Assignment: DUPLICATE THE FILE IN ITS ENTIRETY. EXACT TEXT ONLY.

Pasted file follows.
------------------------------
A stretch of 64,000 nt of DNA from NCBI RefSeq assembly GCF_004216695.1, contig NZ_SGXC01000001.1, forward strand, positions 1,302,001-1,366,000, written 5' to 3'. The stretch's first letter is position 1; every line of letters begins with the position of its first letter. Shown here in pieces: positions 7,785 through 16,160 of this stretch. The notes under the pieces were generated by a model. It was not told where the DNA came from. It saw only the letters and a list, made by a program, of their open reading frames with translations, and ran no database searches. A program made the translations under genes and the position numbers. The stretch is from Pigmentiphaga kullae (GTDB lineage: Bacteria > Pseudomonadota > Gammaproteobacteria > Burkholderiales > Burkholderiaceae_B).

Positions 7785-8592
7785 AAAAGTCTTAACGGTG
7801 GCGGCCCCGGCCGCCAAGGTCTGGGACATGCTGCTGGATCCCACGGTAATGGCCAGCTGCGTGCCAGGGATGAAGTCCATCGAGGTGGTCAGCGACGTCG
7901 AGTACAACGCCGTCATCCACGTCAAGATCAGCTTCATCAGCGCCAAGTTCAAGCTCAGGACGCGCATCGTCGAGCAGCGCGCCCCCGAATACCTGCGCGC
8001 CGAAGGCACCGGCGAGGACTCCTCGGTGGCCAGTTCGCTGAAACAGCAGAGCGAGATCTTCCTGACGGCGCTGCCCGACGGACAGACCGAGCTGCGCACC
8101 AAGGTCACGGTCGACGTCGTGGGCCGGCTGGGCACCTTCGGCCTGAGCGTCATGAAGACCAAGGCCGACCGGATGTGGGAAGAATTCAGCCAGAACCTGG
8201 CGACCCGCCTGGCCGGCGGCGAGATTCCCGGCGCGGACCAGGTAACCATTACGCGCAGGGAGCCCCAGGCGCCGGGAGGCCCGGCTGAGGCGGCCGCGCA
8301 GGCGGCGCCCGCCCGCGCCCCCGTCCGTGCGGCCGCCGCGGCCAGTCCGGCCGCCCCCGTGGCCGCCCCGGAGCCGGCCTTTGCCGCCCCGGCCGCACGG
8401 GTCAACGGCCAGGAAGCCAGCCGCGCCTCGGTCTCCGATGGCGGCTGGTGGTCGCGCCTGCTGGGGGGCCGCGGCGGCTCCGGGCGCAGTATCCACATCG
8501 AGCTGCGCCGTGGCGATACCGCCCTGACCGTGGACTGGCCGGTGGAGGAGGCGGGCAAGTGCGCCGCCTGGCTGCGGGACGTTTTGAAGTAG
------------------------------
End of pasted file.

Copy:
A stretch of 64,000 nt of DNA from NCBI RefSeq assembly GCF_004216695.1, contig NZ_SGXC01000001.1, forward strand, positions 1,302,001-1,366,000, written 5' to 3'. The stretch's first letter is position 1; every line of letters begins with the position of its first letter. Shown here in pieces: positions 7,785 through 16,160 of this stretch. The notes under the pieces were generated by a model. It was not told where the DNA came from. It saw only the letters and a list, made by a program, of their open reading frames with translations, and ran no database searches. A program made the translations under genes and the position numbers. The stretch is from Pigmentiphaga kullae (GTDB lineage: Bacteria > Pseudomonadota > Gammaproteobacteria > Burkholderiales > Burkholderiaceae_B).

Positions 7785-8592
7785 AAAAGTCTTAACGGTG
7801 GCGGCCCCGGCCGCCAAGGTCTGGGACATGCTGCTGGATCCCACGGTAATGGCCAGCTGCGTGCCAGGGATGAAGTCCATCGAGGTGGTCAGCGACGTCG
7901 AGTACAACGCCGTCATCCACGTCAAGATCAGCTTCATCAGCGCCAAGTTCAAGCTCAGGACGCGCATCGTCGAGCAGCGCGCCCCCGAATACCTGCGCGC
8001 CGAAGGCACCGGCGAGGACTCCTCGGTGGCCAGTTCGCTGAAACAGCAGAGCGAGATCTTCCTGACGGCGCTGCCCGACGGACAGACCGAGCTGCGCACC
8101 AAGGTCACGGTCGACGTCGTGGGCCGGCTGGGCACCTTCGGCCTGAGCGTCATGAAGACCAAGGCCGACCGGATGTGGGAAGAATTCAGCCAGAACCTGG
8201 CGACCCGCCTGGCCGGCGGCGAGATTCCCGGCGCGGACCAGGTAACCATTACGCGCAGGGAGCCCCAGGCGCCGGGAGGCCCGGCTGAGGCGGCCGCGCA
8301 GGCGGCGCCCGCCCGCGCCCCCGTCCGTGCGGCCGCCGCGGCCAGTCCGGCCGCCCCCGTGGCCGCCCCGGAGCCGGCCTTTGCCGCCCCGGCCGCACGG
8401 GTCAACGGCCAGGAAGCCAGCCGCGCCTCGGTCTCCGATGGCGGCTGGTGGTCGCGCCTGCTGGGGGGCCGCGGCGGCTCCGGGCGCAGTATCCACATCG
8501 AGCTGCGCCGTGGCGATACCGCCCTGACCGTGGACTGGCCGGTGGAGGAGGCGGGCAAGTGCGCCGCCTGGCTGCGGGACGTTTTGAAGTAG